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Morgan Schneiderlin and Ashley Young surprise girls development session

Manchester United stars Ashley Young and Morgan Schneiderlin recently surprised a group of students at Levenshulme High School for a Girls Football Week session.

| by Haylee Blease

Young and Schneiderlin spent their time taking part in drills and chatting to excited students about their footballing skills and school life.

Year 10 student Saarah couldn’t hide her excitement and said: “We were just in shock because we’re massive United fans, it was unbelievable. We just thought it was going to be a normal session and never thought that we would be playing with Ashley Young and Morgan Schneiderlin!”

Schneiderlin praised the session and said: “Girls football is really positive, I’m always surprised by their technique and their approach to the game. Two or three players today have impressed me with good shots and good technique; it’s nice to see them just enjoying it with their friends.”

The session is just one of many that the Foundation’s Girls’ Development Programme offers in local schools and colleges across Greater Manchester with the ultimate aim of getting more girls playing football on a regular basis.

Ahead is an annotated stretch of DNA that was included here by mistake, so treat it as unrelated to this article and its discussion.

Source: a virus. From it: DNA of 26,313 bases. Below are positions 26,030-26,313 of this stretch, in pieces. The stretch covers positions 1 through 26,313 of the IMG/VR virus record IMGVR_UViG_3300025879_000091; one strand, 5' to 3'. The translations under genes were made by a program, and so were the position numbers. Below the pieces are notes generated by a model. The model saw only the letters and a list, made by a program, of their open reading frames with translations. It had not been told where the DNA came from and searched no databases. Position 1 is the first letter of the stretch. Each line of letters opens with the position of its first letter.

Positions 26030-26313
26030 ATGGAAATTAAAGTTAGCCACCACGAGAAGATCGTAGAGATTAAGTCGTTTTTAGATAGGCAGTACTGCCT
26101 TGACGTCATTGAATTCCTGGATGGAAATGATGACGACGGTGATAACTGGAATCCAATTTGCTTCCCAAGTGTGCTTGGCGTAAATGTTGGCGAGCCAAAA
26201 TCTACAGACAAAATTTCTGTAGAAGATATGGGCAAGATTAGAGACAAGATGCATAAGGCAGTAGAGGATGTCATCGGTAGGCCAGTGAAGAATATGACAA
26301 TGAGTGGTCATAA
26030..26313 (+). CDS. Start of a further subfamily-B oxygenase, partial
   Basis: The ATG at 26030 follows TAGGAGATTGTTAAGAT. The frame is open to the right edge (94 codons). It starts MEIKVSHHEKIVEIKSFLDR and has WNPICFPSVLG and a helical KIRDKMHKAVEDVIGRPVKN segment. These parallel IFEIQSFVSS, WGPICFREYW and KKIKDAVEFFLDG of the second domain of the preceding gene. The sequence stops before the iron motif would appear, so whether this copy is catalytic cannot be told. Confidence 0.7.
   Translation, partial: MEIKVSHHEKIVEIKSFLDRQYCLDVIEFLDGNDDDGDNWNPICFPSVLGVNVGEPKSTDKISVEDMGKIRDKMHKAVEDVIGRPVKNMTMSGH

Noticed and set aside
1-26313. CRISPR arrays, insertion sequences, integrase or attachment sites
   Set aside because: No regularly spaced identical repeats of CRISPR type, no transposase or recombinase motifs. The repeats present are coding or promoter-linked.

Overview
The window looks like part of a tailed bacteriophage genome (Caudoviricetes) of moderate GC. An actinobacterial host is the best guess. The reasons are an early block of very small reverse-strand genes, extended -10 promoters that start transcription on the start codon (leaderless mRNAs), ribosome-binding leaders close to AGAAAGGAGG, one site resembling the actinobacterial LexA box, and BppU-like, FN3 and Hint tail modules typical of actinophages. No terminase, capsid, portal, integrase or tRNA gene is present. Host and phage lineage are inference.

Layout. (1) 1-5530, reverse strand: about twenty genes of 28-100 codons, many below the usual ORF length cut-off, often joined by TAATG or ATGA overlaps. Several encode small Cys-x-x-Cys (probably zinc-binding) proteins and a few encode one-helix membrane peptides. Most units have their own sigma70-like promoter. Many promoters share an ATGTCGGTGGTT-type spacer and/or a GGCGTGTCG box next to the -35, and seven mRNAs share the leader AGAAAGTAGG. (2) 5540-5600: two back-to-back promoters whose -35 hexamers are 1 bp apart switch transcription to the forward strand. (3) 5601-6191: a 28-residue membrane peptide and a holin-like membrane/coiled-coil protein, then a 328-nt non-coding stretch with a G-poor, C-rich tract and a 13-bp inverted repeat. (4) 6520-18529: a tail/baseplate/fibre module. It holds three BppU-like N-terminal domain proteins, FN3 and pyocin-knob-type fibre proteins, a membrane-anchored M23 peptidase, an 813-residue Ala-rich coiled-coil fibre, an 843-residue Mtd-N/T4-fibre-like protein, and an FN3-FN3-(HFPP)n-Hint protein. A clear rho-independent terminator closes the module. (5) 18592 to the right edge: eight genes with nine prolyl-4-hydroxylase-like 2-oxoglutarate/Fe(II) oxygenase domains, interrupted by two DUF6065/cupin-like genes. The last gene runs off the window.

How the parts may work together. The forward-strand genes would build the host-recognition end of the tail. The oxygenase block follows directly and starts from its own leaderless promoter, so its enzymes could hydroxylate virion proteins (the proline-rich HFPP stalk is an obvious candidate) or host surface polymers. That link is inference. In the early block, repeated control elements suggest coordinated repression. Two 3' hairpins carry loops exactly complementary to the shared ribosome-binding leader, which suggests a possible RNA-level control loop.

Year 10 student Karam has been attending the Premier League session every week since it started in 2013 and said: “It’s really important that it’s held in an all-girls environment as this boosts us all. We’re playing a typically male dominated sport and to do that just speaks for itself really it’s just incredible.”

Foundation girls coach Hannah Mitchell, who herself played for Manchester United Girls as a youngster and is now a full-time member of staff, explained the challenges she faced to get the session started: “We’ve run this session for the last three years through the Premier League Girls programme. The first year was very tough with plenty of challenges; we had to gain trust and respect with the girls and their parents to make it work. We did a few sessions with teachers, parents and family members to break down any participation barriers.”

She added: “The girls have come a long way and now actually lead this session. They coach it and I can step back and watch all the amazing things they’re doing.”